On what happened vs. Georgia Tech:

“You know I don’t if you can say what went wrong, it’s just we didn’t make any plays. I think they got us unsettled, I think that both of those things as a coordinator are up to me to get us to be settled in and get things right. I shoulder the responsibility for that.”

 

On the players saying they just want to forget about a game like Georgia Tech:

“I believe to get on to the next game, you have get rid of the last game. We always talk about that. Whether it’s a win or a loss, you have to flush that last game and start preparing for the next game and gave your full focus on that next game.”

 

On what L.A Goree brings to the table:

“L.A Goree is a tough kid and a tough player. He’s a downhill, mean son of a gun that’s just good. The thing is we have to remember is he’s young. Last year I think he was thrust into playing and he wasn’t a starter in the beginning of the season. It’s the same thing this year, and I think he’s done a good job of preparing. I’m excited to see how he’s going to do Saturday.”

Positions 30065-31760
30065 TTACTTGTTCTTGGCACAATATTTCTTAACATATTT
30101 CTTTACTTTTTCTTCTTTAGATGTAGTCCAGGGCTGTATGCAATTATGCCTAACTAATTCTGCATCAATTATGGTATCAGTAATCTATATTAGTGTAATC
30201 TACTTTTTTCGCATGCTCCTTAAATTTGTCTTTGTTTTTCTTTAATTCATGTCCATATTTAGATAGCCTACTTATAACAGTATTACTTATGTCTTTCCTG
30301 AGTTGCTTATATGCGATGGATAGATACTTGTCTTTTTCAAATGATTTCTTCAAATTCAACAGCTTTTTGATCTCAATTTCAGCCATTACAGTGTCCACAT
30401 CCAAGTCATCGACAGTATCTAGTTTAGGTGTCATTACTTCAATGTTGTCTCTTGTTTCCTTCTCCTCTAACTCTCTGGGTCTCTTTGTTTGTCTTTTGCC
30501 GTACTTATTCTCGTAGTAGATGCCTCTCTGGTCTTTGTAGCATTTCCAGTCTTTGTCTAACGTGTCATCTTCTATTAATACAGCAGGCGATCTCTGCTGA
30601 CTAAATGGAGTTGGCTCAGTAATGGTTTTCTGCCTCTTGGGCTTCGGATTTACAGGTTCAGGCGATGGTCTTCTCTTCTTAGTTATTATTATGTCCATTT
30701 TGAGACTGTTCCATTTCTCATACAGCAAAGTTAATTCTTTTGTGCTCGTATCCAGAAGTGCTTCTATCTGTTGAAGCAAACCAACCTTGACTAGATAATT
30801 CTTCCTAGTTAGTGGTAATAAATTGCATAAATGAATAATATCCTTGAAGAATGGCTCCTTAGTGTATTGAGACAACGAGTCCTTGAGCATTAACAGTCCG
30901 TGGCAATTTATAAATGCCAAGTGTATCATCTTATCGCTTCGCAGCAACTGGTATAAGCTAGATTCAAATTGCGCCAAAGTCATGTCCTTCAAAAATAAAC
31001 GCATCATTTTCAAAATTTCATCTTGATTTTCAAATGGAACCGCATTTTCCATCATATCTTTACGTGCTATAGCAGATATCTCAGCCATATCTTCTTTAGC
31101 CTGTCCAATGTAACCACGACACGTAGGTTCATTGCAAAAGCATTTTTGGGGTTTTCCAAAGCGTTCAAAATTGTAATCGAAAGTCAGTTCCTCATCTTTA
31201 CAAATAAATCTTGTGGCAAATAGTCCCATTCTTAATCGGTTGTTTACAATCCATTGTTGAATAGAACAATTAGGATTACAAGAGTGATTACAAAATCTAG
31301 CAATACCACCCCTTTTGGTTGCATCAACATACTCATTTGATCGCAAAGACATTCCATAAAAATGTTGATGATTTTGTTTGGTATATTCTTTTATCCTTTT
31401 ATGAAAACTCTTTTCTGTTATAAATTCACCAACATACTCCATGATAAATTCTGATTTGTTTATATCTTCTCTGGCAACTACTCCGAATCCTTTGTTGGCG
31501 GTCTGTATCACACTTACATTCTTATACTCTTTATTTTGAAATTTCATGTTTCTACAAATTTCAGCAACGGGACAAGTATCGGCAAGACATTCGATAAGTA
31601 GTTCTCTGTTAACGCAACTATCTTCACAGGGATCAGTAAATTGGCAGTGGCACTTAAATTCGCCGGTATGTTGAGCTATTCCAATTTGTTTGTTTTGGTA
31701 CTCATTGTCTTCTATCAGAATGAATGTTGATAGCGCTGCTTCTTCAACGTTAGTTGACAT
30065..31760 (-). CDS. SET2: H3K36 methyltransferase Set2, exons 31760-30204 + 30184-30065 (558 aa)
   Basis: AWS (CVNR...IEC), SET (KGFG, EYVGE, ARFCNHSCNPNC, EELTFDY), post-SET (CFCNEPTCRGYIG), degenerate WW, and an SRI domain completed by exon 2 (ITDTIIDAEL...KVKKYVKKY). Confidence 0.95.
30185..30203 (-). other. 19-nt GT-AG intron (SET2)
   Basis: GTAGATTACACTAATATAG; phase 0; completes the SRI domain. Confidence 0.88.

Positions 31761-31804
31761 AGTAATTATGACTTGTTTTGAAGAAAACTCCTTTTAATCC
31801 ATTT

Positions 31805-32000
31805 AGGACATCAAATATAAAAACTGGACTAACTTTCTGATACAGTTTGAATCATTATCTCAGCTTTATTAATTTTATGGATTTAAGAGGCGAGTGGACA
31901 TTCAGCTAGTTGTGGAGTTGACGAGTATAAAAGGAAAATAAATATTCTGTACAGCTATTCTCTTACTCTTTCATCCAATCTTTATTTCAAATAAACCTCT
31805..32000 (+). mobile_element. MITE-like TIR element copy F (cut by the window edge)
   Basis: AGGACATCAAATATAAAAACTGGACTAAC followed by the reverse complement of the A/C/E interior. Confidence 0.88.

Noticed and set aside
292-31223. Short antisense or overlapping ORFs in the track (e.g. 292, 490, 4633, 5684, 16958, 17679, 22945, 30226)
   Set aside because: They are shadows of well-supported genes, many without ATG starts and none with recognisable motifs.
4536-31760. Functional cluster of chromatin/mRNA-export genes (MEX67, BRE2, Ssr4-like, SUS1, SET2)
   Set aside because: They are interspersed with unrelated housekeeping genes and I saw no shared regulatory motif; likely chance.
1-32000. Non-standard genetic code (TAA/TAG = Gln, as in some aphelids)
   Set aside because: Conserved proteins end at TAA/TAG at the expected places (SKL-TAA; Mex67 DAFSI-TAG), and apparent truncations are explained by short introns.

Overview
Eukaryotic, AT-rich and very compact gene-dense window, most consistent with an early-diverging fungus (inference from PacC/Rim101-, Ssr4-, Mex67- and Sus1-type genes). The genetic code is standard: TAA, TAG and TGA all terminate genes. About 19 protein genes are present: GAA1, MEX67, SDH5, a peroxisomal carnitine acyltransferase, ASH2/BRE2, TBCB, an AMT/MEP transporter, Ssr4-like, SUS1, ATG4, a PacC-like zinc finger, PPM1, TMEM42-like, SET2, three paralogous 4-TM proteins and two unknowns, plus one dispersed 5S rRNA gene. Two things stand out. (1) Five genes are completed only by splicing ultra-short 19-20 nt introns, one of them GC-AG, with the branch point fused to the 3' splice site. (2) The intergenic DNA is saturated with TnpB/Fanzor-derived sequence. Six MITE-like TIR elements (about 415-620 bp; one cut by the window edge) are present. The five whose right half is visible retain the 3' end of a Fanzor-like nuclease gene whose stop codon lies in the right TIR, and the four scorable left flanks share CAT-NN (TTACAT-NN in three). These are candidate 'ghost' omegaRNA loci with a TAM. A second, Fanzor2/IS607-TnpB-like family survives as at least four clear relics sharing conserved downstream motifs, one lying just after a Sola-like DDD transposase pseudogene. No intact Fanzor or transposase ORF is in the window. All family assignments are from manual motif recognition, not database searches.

– Terps –

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Edsall doesn’t think turf, conditioning to blame for Terps’ many injuries

Posted on 06 November 2012 by WNST Staff

Quotes from Head Coach Randy Edsall


Opening statement: